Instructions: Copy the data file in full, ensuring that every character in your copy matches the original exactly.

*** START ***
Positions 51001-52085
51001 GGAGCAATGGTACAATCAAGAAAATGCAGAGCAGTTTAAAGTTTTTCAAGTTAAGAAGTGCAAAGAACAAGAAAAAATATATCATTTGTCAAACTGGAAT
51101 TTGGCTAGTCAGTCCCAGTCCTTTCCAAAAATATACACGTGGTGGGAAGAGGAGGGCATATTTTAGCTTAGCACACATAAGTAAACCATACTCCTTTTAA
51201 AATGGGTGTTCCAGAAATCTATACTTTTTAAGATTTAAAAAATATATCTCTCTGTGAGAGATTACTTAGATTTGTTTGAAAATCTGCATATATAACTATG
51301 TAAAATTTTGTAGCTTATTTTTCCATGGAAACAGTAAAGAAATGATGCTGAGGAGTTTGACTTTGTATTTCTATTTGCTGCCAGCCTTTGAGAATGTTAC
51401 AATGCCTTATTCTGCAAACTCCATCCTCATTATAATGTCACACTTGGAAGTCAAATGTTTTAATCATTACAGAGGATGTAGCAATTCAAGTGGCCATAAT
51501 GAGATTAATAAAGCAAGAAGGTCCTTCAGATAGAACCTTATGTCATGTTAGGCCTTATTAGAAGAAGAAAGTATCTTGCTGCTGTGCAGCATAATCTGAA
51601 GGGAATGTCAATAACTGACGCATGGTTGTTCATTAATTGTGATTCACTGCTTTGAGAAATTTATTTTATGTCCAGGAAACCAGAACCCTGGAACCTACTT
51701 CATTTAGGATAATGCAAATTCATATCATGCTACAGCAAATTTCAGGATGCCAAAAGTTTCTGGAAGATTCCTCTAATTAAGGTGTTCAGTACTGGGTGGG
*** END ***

Positions 51001-52085
51001 GGAGCAATGGTACAATCAAGAAAATGCAGAGCAGTTTAAAGTTTTTCAAGTTAAGAAGTGCAAAGAACAAGAAAAAATATATCATTTGTCAAACTGGAAT
51101 TTGGCTAGTCAGTCCCAGTCCTTTCCAAAAATATACACGTGGTGGGAAGAGGAGGGCATATTTTAGCTTAGCACACATAAGTAAACCATACTCCTTTTAA
51201 AATGGGTGTTCCAGAAATCTATACTTTTTAAGATTTAAAAAATATATCTCTCTGTGAGAGATTACTTAGATTTGTTTGAAAATCTGCATATATAACTATG
51301 TAAAATTTTGTAGCTTATTTTTCCATGGAAACAGTAAAGAAATGATGCTGAGGAGTTTGACTTTGTATTTCTATTTGCTGCCAGCCTTTGAGAATGTTAC
51401 AATGCCTTATTCTGCAAACTCCATCCTCATTATAATGTCACACTTGGAAGTCAAATGTTTTAATCATTACAGAGGATGTAGCAATTCAAGTGGCCATAAT
51501 GAGATTAATAAAGCAAGAAGGTCCTTCAGATAGAACCTTATGTCATGTTAGGCCTTATTAGAAGAAGAAAGTATCTTGCTGCTGTGCAGCATAATCTGAA
51601 GGGAATGTCAATAACTGACGCATGGTTGTTCATTAATTGTGATTCACTGCTTTGAGAAATTTATTTTATGTCCAGGAAACCAGAACCCTGGAACCTACTT
51701 CATTTAGGATAATGCAAATTCATATCATGCTACAGCAAATTTCAGGATGCCAAAAGTTTCTGGAAGATTCCTCTAATTAAGGTGTTCAGTACTGGGTGGG